Even with Medicare, retirees face substantial out-of-pocket medical costs. The Bureau of Labor Statistics calculates that, in 2018, health care accounted for an average 16% of spending by households headed by someone age 75 or older, versus 8.1% for all households. Fidelity Investments estimated that a 65-year-old couple retiring in 2019 would spend an average $285,000, in today’s dollars, on their retirement medical costs—not including the cost of long-term care. Next: Medicare Part A Previous: Health Care Exchanges Articles: Taking Your Lumps and Unhealthy Increases
Read more »

Archive

For Your Own Good

IF WE WON’T SAVE for the futureshould somebody do it for us? Everyone knows Americans don’t save; last year, we managed a miserable 3.4% of personal disposable income. That’s not going to cut it for either financial emergencies or retirement.

We can’t even get many workers to save sufficiently to obtain an employer match in their 401(k) plan. That’s free money left on the table. According to separate calculations by Alight Solutions and Fidelity Investments, one out of five workers don’t invest enough to get their employer’s full matching contribution. What can they be thinking? How are they spending? My view: Except for those living in poverty, everyone can afford to save. What they can’t afford is a lot of their spending.

With the problem well-recognized and no solution in sight, perhaps it’s time to go in another direction—a controversial one, I’ll admit. Should we force more savings and, in the process, ensure that all Americans have a better stream of retirement income? One vehicle that’ll do that—here’s the controversial part—is Social Security.

First, we need to get our act together and ensure the current program remains solvent. “To illustrate the magnitude of the 75-year actuarial deficit, consider that for the... Trust Funds to remain fully solvent throughout the 75-year projection period… revenues would have to increase by an amount equivalent to an immediate and permanent payroll tax rate increase of 2.76 percentage points to 15.16 percent.” That’s from the 2017 Social Security Trustees Report. The current rate is 12.4%. This shortfall can be fixed in many ways, but let’s take a leap of faith and assume it is indeed fixed.

Next, we turn to increasing retirement income. If we need 15.16% of payroll to keep what we have, we need something more for additional benefits. Let’s say we add another 3% for employers and 3% for workers, for a total Social Security payroll tax of around 21%. In theory, that could boost the ultimate benefit by perhaps 40%. Even if employers lowered 401(k) matches as a result, many workers would be ahead of the game.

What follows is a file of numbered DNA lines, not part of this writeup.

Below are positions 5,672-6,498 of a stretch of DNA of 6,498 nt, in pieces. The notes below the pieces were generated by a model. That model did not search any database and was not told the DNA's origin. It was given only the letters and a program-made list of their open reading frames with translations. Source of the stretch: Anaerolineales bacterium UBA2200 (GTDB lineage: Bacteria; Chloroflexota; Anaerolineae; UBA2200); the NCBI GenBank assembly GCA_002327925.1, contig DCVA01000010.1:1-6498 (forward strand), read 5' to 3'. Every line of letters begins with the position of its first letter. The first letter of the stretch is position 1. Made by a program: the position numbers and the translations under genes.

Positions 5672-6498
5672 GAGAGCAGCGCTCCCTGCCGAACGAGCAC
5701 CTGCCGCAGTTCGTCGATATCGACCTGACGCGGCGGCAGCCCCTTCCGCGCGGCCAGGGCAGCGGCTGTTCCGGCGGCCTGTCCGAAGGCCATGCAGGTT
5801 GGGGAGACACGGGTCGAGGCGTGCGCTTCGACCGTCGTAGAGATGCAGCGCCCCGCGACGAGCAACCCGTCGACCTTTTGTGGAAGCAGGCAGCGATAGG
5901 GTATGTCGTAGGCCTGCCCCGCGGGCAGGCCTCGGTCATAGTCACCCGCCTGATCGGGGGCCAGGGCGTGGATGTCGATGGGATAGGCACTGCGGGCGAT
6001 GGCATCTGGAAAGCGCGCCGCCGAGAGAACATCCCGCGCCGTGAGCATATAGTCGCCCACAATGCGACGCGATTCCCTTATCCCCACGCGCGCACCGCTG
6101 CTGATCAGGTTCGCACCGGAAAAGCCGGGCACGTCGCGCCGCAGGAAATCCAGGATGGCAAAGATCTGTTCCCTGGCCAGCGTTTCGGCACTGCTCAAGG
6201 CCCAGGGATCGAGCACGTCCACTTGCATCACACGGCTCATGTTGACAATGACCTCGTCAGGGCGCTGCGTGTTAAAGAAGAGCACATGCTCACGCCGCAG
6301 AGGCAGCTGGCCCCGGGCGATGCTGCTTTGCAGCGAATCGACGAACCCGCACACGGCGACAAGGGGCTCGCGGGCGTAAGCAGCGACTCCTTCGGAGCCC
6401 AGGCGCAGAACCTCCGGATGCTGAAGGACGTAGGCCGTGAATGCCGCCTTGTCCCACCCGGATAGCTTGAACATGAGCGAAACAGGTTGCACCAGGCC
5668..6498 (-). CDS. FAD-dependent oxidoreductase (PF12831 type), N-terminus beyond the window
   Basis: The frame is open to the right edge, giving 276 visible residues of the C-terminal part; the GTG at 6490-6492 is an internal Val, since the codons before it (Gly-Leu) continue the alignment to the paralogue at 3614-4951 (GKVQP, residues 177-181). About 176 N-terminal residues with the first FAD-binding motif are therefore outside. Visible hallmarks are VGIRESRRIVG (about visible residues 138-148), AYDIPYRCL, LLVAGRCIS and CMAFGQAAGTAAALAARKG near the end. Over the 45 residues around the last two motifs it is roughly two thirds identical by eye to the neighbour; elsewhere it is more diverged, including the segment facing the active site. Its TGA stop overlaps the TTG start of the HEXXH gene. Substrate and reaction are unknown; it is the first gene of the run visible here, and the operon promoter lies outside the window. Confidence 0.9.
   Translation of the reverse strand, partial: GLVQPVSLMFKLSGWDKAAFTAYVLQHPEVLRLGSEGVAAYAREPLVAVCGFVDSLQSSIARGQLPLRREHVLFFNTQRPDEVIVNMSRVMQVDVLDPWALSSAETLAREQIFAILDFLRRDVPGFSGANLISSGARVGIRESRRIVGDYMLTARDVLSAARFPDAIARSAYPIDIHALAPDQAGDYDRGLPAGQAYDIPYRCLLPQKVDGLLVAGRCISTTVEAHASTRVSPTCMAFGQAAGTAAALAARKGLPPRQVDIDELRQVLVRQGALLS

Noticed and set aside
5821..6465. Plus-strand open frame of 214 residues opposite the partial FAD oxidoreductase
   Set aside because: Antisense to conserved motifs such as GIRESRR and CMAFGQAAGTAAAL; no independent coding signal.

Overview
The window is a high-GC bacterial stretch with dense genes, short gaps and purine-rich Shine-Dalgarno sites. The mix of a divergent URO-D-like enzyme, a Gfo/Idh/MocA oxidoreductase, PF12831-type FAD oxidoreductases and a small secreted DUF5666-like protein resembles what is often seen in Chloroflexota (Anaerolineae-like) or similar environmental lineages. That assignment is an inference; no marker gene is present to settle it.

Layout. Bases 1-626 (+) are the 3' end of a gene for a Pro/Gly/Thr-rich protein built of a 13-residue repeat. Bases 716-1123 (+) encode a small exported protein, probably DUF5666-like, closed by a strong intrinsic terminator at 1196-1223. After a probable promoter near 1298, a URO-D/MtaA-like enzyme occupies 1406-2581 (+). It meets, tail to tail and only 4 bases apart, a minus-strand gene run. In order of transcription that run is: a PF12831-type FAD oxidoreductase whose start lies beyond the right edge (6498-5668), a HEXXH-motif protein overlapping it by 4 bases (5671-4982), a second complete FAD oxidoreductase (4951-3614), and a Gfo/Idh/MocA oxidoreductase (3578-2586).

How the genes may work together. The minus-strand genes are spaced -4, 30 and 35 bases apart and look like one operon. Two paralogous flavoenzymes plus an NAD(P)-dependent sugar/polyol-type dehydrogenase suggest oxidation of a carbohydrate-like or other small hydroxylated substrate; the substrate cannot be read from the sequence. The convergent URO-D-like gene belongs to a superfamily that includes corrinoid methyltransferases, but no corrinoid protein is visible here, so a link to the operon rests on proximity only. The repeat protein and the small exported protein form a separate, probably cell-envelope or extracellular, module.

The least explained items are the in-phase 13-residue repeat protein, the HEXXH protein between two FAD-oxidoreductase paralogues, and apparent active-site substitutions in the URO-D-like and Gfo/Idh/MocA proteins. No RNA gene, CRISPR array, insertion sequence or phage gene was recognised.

And as long as we’re in the realm of the controversial, let’s invest that new money in the stock market, rather than Treasury bonds paying barely 3%, as is now the case. Yikes, partial privatization.

None of this precludes the need for individual savings, but it does ensure every worker saves something. It also boosts the retirement incomes for those less responsible. Heck, maybe that 3% should be 5%.

These concepts are not new. But every time they or similar ones are raised, there’s political controversy and nothing happens. Every government action to date to boost saving for retirement has met with mediocre success, in large because of individual behavior. Remember myRA?

Like it or not, right or wrong, we can’t cut Social Security unless we somehow transform the average American’s often-irresponsible financial behavior. What to do? My contention: If people can’t fix their own financial future—and it seems many can’t—perhaps we, as a society, need to fix the problem for them, by expanding Social Security and making everybody contribute more.

Richard Quinn blogs at QuinnsCommentary.com. Before retiring in 2010, Dick was a compensation and benefits executive. His previous blog was Choosing Badly.
Read more »

Numbers

A HEALTHY 65-year-old couple can expect to spend an average $369,000, figured in today’s dollars, on health care over their remaining lifetime, calculates Milliman. At age 67, those costs will devour 39% of their pretax Social Security benefit.

Home Call to Action

Manifesto

NO. 5: WE CAN’T stop misfortune from befalling us—but we can limit the fallout by keeping emergency money, living below our means, taking on debt cautiously and buying the right insurance.

Truths

NO. 79: PAYING ZERO taxes is a terrible waste. If you lose your job, or you just retired and aren’t yet tapping your retirement accounts or collecting Social Security, you may have a year with little or no taxable income. To take advantage of your low tax bracket, consider realizing capital gains in your taxable account or converting part of your traditional IRA to a Roth.

Act

ELIMINATE duplication. Many folks have multiple bank and brokerage accounts, multiple funds that invest in the same market sector and even multiple advisors. This can make sense if, say, the goal is to increase FDIC insurance. But often it reflects naïve diversification—the idea that more accounts mean greater safety. Our advice: Simplify—for your sake and that of your heirs.

Think